When Shadow-Beasts Stalk
"Quick, get in—"
He slams the door behind me.
"Why?" I saw nothing
in the twist of brush;
the rain-dark, spindly branches.
"Creatures," he mutters,
stirring to life the embers.
I squint and frown
but see only black
through the frosted and little glass window.
"Tell me," I prod, as he sets out bread and steaming soup; potatoes.
'" 'Twas a girl your age,
but she disappeared--
found only a bone from her ribcage."
My hand shakes and my lifted spoon
spills red blooms of soup on his table.
"Was it the wolves," I ask.
I pull my chair close; listen—
"They can smell the sweat upon yer brow;
they are spurred by your fear-scent, hunting—
with teeth and claws and hungry
—but no one who ever saw them close
has lived to tell the tale."
I gulp as the flames leap in the hearth
and shadows on the wall bend; flicker.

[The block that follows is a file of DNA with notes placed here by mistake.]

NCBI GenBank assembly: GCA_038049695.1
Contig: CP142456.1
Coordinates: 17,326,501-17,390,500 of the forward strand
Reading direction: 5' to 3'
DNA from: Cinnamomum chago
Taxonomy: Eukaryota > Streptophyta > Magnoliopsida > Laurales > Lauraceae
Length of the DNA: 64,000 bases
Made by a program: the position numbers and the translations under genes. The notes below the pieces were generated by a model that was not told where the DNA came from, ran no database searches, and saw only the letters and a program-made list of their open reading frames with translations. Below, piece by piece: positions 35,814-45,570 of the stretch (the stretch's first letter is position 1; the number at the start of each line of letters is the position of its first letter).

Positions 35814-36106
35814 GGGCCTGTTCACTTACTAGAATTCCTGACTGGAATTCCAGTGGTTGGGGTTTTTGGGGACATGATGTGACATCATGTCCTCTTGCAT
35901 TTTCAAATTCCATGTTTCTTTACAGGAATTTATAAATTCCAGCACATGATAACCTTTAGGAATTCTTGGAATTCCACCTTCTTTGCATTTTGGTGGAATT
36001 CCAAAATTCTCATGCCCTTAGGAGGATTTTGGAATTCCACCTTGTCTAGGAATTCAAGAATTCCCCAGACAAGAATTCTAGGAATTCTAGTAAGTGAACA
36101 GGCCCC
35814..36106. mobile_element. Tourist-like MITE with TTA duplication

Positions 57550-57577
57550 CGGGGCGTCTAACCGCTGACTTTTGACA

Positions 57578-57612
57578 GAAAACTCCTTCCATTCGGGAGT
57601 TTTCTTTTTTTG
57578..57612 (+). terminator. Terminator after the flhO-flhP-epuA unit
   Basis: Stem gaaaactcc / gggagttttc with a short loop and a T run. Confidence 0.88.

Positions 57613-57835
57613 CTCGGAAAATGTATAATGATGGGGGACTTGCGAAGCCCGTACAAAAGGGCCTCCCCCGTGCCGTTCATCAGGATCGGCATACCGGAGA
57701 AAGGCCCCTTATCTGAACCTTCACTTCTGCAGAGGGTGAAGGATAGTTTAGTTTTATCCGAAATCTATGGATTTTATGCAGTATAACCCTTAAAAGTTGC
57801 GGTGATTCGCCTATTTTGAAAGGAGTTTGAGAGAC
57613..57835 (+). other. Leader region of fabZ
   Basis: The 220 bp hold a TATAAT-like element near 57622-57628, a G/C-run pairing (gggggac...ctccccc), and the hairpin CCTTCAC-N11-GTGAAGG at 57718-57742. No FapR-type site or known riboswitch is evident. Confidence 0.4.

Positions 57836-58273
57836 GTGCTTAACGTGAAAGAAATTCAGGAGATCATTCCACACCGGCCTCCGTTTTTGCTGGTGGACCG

That night I hear howls beyond the house
as I lie by the sealed window.
—draw the blankets to my ears
hear their scratchings; muffled.
Sun floods in; the shadows gone
I creak the door open, dreading
a single sign
has been left outside—
the gleaming white bones of a rodent.
Malina Douglas enjoys spinning stories to thrill and inspire. Stories that walk the wavering line between fantasy and reality, that meld the real with the unreal.
She has published in Metamorphose V2, Indigo: A Western Australian Journal of Writing, Every Second Sunday: A Seoul Writers' Anthology, and in the Jungle Age, a website for writers. Her poem Red Fading, written in response to a painting, was published in Fusions, a collection of paintings and corresponding poems. Her 2018 publications include Writers Write, Foilate Oak, the 10th Anniversary edition of Consequence Magazine, and Sobotka Literary Magazine.
She tweets @iridescentwords.